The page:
While the amendment was made by the Finance Act 2001, it was retrospective in effect inasmuch as it was specifically inserted with effect from 1st April 1962, i.e. the point of time when the Income Tax Act 1961 itself came into existence. On the first principles, the reason for the classificatory amendment appears to be that while income earned by the domestic companies is first taxed as corporate profits, and then with respect to taxation of dividends in the hands of the shareholder or at the point of time of distribution, the foreign companies normally (i.e. unless they make arrangements for declaration and payment within India, of the dividend payable out of its income in India) gets taxed only once. As a matter of fact, the terminology used, so far as the tax rate for companies is concerned, in the finance Acts is ‘domestic company’ and ‘a company other than a domestic company’. Under section 2(22A), a domestic company is defined as “an Indian company or any other company, which in respect of its income liable to tax in India makes prescribed arrangements for declaration and payment of dividends within India”, and Section 2(23A), a foreign company is defined as a company “which is not a domestic company” i.e. which has not made prescribed arrangements for declaration and payment of dividends in India. The basis of different tax rates being applied is thus not the situs of fiscal domicile or incorporation but simply the arrangement for making arrangements for the declaration of payment of dividends within India. Quite clearly, therefore, the claim of the assessee proceeds on an erroneous assumption about the reason for charging different tax rates. In sharp contrast, under section 6(3) of the Income-tax Act, 1961, a company is said to be resident in India if either it is an Indian company or if control and management of its affairs is situated wholly in India. Thus, a non-resident company if it distributes dividends in India will be treated as a domestic company and will then be subjected to the same rate of tax as a resident company declaring and distributing dividends in India. If a non­resident company can make arrangements for the declaration and payment of dividends, out of income earned in India, in India, that non-resident company will be subjected to the same rate of tax which is levied on the Indian companies. The taxation of the foreign companies at a higher rate therefore at a higher rate vis-à-vis the domestic companies is thus not considered to be discriminatory vis-à-vis the foreign companies. The sharp contrast in the definition of a foreign company under section 2(23A) vis-à-vis the definition of a non-resident company under section 6(3) makes it clear that so far as the charge of tax is concerned, the critical factor is the situs of the control and management of a company, but so far as the rate of tax is concerned, the critical factor is the arrangements for the declaration of dividends out of income earned in India. Clearly, thus, the mere fact that a company which has not made “arrangements for the declaration of dividends out of income earned in India” is charged at a higher rate of tax in India vis-à-vis domestic company, cannot be treated as discrimination on account of the fact that the enterprise belonged to the other Contracting State, i.e. Korea. That is what the clarificatory and retrospective insertion of Explanation 1 to Section 90 reflects. The plea of the assessee, therefore, must be rejected. In our considered view, given the specific provisions of law- as discussed above, there is no occasion for reading down the rate of tax, as applicable for a foreign company, just because the domestic companies are being taxed at a lower rate of taxation.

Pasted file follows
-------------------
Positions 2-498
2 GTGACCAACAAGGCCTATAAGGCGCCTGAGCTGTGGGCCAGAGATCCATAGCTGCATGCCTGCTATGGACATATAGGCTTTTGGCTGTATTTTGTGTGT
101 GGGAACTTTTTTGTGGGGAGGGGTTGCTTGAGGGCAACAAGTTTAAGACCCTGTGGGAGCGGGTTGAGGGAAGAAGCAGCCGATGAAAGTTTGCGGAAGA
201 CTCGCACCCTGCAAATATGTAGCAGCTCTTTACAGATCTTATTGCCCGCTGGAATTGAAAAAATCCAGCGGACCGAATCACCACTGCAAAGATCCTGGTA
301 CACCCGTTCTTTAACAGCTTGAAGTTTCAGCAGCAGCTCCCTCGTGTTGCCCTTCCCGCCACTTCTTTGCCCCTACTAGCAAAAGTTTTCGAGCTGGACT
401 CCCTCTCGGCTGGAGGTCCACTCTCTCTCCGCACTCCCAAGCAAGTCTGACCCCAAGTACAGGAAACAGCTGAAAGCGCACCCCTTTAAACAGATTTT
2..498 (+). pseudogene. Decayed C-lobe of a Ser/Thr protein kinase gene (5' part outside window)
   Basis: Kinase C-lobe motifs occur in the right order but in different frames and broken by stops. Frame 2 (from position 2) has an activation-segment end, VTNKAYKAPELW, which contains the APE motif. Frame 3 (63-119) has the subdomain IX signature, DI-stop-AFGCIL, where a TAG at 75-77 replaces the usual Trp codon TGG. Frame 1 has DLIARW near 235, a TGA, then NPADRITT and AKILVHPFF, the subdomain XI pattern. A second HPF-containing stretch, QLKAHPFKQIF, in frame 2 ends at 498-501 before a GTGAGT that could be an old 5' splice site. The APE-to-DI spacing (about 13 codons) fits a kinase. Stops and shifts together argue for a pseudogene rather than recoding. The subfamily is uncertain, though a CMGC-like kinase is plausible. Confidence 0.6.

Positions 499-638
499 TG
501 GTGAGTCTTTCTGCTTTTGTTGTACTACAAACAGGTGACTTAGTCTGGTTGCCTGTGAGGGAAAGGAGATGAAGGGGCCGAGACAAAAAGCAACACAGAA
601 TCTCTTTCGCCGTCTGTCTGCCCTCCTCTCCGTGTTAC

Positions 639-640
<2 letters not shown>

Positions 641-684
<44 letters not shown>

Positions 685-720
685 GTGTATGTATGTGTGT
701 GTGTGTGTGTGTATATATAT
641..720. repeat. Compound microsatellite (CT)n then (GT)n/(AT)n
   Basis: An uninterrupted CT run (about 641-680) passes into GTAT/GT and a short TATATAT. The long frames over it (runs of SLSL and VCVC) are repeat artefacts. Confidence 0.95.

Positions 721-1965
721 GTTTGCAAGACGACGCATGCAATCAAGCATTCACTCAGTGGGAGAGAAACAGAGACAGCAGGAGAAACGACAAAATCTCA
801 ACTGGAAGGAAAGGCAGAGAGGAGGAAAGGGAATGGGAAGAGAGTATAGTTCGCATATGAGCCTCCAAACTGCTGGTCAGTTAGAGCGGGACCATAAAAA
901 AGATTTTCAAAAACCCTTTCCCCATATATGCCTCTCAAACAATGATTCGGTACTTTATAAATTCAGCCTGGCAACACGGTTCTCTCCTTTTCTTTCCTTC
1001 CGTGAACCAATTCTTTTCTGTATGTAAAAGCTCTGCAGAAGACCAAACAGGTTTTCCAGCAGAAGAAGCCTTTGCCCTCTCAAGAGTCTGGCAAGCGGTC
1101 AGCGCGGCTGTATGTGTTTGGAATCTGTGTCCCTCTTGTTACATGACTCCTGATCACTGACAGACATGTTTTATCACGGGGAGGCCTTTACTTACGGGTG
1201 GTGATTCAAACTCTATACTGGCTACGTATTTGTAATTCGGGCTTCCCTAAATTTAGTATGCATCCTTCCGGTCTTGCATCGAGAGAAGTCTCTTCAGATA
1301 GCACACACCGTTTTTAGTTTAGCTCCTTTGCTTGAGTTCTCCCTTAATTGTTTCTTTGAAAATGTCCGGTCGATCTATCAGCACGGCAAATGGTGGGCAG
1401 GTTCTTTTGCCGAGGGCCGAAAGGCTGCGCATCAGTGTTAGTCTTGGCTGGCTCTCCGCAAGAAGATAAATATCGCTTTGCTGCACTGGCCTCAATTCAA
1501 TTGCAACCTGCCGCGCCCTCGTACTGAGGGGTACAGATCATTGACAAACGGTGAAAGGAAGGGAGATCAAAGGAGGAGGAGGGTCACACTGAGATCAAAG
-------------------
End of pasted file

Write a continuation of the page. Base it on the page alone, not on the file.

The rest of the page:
FULL TEXT OF THE ORDER OF ITAT MUMBAI